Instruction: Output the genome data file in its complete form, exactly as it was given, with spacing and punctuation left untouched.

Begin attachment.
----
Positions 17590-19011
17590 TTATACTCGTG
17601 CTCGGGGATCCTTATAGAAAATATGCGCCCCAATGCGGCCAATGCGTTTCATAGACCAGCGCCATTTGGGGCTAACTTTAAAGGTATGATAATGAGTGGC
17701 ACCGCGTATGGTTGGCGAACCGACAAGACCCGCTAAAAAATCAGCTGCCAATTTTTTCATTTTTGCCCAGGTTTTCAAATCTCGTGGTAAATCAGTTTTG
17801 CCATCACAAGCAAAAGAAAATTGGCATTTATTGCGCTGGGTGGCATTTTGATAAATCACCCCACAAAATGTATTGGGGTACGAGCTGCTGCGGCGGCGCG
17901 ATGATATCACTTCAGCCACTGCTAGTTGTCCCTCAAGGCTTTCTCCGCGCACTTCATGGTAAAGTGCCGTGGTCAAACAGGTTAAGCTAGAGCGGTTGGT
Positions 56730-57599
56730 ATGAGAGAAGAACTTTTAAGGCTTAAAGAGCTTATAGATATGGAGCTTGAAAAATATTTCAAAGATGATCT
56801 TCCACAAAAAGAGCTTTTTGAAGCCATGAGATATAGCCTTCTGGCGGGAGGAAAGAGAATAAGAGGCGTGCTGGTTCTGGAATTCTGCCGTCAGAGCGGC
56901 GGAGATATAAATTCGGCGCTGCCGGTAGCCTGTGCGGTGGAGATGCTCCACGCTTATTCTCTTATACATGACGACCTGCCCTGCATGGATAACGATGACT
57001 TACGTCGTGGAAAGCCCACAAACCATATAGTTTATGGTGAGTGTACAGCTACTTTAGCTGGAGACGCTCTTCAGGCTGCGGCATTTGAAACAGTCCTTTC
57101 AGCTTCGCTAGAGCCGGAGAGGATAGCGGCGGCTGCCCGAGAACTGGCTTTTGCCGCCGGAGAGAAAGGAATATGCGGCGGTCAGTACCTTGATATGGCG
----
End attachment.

Positions 17590-19011
17590 TTATACTCGTG
17601 CTCGGGGATCCTTATAGAAAATATGCGCCCCAATGCGGCCAATGCGTTTCATAGACCAGCGCCATTTGGGGCTAACTTTAAAGGTATGATAATGAGTGGC
17701 ACCGCGTATGGTTGGCGAACCGACAAGACCCGCTAAAAAATCAGCTGCCAATTTTTTCATTTTTGCCCAGGTTTTCAAATCTCGTGGTAAATCAGTTTTG
17801 CCATCACAAGCAAAAGAAAATTGGCATTTATTGCGCTGGGTGGCATTTTGATAAATCACCCCACAAAATGTATTGGGGTACGAGCTGCTGCGGCGGCGCG
17901 ATGATATCACTTCAGCCACTGCTAGTTGTCCCTCAAGGCTTTCTCCGCGCACTTCATGGTAAAGTGCCGTGGTCAAACAGGTTAAGCTAGAGCGGTTGGT
Positions 56730-57599
56730 ATGAGAGAAGAACTTTTAAGGCTTAAAGAGCTTATAGATATGGAGCTTGAAAAATATTTCAAAGATGATCT
56801 TCCACAAAAAGAGCTTTTTGAAGCCATGAGATATAGCCTTCTGGCGGGAGGAAAGAGAATAAGAGGCGTGCTGGTTCTGGAATTCTGCCGTCAGAGCGGC
56901 GGAGATATAAATTCGGCGCTGCCGGTAGCCTGTGCGGTGGAGATGCTCCACGCTTATTCTCTTATACATGACGACCTGCCCTGCATGGATAACGATGACT
57001 TACGTCGTGGAAAGCCCACAAACCATATAGTTTATGGTGAGTGTACAGCTACTTTAGCTGGAGACGCTCTTCAGGCTGCGGCATTTGAAACAGTCCTTTC
57101 AGCTTCGCTAGAGCCGGAGAGGATAGCGGCGGCTGCCCGAGAACTGGCTTTTGCCGCCGGAGAGAAAGGAATATGCGGCGGTCAGTACCTTGATATGGCG